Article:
What Causes Utis In The Elderly
Anything that introduces bacteria into the urinary tract or impedes the flow of urine and causes urine to stay in the bladder is very likely to cause a UTI.
Eighty five percent of all UTI infections are caused by Escherichia coli or E. coli bacteria. Several other types of bacteria make up the other fifteen percent, but E.coli is by far the most prominent, and it can make its way into the urinary tract several different ways.
Due to the proximity of the entry and exit of the above two pathways, poor hygiene can cause UTIs. Back-to-front wiping after a bowel movement can transfer bacteria into the urethra. Wearing soiled underwear or disposable undergarments too long can also introduce bacteria into the urinary tract. Bacteria in both cases is an infectious traveler that multiplies.
Urinary Tract Infections In Seniors With Dementia
Suffering from a urinary tract infection at any age is a painful and unpleasant experience. But for seniors and especially those with dementia UTIs can result in additional, serious health concerns.Seniors may be more susceptible to infections in general due to reduced immune function. Certain health conditions including diabetes, enlarged prostate, kidney stones, urinary catheter use, immobility and surgery involving areas near the bladder can increase the likelihood of developing a UTI.
Infections of the urinary tract commonly affect seniors of both genders. Left untreated, a UTI can cause either chronic or acute kidney infections permanent kidney damage and kidney failure can result. In addition, UTIs can cause the dangerous bloodstream infection known as sepsis.
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If you feel burning when you urinate, you may quickly recognize the problem as a urinary tract infection, or UTI. But when youre older, a UTI can be more difficult to diagnose. It may even cause confusion and other symptoms of dementia. At the same time, an older adult with Alzheimers disease or dementia may miss the signs of infection, or be unable to tell you about them.
UTIs are a common bladder condition, usually caused by bacteria. They occur more often in women, and become more frequent as we age. Most infections are not serious and can be cured quickly. But some UTIs can lead to severe, even life-threatening, problems, making it critical to catch them early.
If an older adult is disoriented for no clear reason, ask a health care provider to test for a UTI.
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White House Conference On Hunger Nutrition And Health
The 2022 White House Conference on Hunger, Nutrition and Health was held on September 28 with a livestream for advocates across the country. Several advocates for older adults attended the in-person event. The White House released a national strategy and companies have started releasing their commitments to carrying out the national strategy. The strategy made specific policy recommendations related to the unique nutritional and health needs of older adults including increasing funding for Older Americans Act nutrition programs, making the Supplemental Nutrition Assistance Program online shopping pilot program permanent, developing an older adult nutrition research agenda with external and federal partners, and launching a pilot program to test providing medically tailored meals for traditional Medicare beneficiaries with diet-related health conditions. The work to implement the national strategy has already started and more commitments to action will likely be released in the coming months.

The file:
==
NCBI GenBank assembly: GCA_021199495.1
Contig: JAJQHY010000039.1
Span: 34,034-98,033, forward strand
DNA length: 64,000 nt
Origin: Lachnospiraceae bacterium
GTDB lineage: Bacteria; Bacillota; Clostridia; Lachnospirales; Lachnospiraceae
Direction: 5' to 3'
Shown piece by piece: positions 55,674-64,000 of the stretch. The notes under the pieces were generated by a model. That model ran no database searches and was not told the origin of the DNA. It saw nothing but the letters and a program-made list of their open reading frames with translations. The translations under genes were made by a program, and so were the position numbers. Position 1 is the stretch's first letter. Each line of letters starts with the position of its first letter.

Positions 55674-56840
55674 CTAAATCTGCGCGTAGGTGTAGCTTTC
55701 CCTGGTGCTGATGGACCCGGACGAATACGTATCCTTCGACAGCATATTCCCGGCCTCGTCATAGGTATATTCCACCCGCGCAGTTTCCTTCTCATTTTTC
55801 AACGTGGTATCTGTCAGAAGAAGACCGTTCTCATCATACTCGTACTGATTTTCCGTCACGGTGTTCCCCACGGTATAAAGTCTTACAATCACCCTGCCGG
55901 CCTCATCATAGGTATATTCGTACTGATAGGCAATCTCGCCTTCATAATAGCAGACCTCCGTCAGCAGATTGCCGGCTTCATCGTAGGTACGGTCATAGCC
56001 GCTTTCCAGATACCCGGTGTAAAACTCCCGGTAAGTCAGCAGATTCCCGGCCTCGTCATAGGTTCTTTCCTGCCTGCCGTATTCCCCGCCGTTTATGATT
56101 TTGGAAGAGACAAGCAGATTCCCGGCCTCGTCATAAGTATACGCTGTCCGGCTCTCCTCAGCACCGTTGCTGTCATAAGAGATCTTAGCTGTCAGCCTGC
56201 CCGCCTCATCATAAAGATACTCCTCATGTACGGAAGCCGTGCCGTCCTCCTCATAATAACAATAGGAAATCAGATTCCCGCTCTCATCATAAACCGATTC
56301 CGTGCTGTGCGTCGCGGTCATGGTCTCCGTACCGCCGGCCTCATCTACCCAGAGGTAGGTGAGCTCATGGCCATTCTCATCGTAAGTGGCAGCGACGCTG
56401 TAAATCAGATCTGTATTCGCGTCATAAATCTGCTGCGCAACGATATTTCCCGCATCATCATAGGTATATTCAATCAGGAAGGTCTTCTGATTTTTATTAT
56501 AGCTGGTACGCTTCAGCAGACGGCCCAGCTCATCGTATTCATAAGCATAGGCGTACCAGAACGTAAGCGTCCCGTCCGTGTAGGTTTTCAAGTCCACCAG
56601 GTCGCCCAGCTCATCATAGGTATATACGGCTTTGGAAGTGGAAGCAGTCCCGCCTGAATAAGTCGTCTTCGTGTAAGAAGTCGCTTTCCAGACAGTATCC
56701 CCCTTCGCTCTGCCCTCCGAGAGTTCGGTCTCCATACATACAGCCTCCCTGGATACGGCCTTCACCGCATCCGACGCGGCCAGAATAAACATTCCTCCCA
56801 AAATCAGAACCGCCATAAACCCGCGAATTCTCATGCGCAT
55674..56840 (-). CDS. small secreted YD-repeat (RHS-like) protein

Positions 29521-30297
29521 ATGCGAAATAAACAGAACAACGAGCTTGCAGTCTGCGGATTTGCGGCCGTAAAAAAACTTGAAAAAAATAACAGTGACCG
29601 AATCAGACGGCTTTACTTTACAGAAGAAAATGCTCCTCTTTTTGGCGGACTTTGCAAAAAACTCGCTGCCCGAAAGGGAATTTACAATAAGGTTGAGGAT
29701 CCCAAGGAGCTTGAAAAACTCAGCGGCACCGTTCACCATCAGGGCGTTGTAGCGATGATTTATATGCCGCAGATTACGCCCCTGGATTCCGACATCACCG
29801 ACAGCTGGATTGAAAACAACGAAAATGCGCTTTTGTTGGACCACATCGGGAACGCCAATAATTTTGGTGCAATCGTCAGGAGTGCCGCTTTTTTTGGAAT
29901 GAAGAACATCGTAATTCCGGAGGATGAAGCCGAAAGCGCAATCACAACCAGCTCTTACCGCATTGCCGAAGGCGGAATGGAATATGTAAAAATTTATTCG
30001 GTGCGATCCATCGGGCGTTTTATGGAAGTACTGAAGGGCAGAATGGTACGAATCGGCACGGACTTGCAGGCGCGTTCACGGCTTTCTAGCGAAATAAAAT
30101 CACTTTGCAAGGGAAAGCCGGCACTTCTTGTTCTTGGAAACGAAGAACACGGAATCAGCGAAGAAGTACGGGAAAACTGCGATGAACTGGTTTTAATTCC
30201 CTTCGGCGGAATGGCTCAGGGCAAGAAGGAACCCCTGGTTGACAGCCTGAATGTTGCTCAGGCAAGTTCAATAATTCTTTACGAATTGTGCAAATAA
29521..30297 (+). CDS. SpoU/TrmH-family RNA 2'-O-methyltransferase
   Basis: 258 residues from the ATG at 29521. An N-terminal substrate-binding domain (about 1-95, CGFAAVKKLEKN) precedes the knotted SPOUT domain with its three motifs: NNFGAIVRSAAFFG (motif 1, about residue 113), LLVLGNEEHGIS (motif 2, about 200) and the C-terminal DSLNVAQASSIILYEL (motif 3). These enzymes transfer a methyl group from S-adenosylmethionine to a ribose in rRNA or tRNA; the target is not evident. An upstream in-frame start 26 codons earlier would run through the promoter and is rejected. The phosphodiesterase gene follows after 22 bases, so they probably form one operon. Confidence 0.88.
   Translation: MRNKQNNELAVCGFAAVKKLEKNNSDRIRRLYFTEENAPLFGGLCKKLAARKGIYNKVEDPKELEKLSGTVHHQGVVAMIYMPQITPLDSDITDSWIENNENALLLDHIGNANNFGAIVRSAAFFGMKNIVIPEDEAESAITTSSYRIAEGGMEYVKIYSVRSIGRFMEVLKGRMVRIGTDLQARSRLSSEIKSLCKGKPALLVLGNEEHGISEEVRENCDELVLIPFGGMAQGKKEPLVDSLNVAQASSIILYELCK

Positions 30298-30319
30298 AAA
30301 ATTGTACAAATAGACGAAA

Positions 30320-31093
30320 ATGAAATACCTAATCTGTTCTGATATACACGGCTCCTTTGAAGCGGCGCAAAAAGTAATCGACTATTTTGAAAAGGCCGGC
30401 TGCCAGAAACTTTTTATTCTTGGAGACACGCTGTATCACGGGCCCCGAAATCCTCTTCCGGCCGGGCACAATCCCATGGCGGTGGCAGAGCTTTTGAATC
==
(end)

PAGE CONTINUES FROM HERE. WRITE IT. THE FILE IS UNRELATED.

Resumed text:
To hear more about the national strategy from the White House Conference on Hunger, Nutrition and Health, join us for a webinar on December 15 from 1 – 2 p.m. Register here.
Preventing Recurrent Urinary Tract Infections In A Woman With Dementia
David Q. Beversdorf, MD Harvey S. Galloway, FSA Raymond T. Foster Sr., MD, MS, MHSc and Paul E. Tatum, MD
Treatment and prevention of urinary tract infections are important aspects of care for patients with dementia, as UTIs frequently result in superimposed delirium that can accelerate cognitive decline in these patients. When UTIs are recurrent, risk of delirium and subsequent cognitive decline is increased, making this scenario particularly problematic. In addition, management of infections is made more difficult in these patients due to altered voiding patterns and complications from efforts to manage their incontinence .1 Numerous studies have examined interventions for preventing recurrent UTIs. Varying results have been reported for cranberry consumption2-4 and for agents such as methenamine5 and antibiotics.6 Probiotics have shown some promise in the treatment of recurrent UTIs.7,8 Among postmenopausal women, intravaginal estrogen cream,9 but not oral estrogen,10 has been shown to reduce the incidence of UTI in those with recurrent infections. We report a case of advanced dementia complicated by recurrent UTIs resulting in delirium that was successfully managed using a systematic hygiene intervention administered by the family caregiver.
1. MacMillan RD. Complicated urinary tract infections in patients with voiding dysfunction. Can J Urol. 2001 8:13-17.
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Stroke Or Brain Injury
An injury to the brain, such as from a fall or a stroke, may cause symptoms that seem similar to dementia. Some signs of stroke to watch for
If a person has these symptoms, immediately call 911 or the local emergency number.
People can also develop new or worsened dementia symptoms after a stroke or head injury.
How Does A Uti Affect The Brain
You may be wondering how an infection in the urinary tract affects the brain? Scientists havent found the exact link between UTIs and delirium, but heres what experts believe is happening.
Any time we have an infection, our immune system kicks into gear to fight it off. During this process, our body releases chemicals that cause inflammation. These chemicals can also lead to many of the symptoms we feel, like fatigue or fevers. In older adults, the brain is more affected by the inflammation and the stress hormones that the body produces to fight the infection. The effects of this inflammation and stress on the brain are what show up as delirium.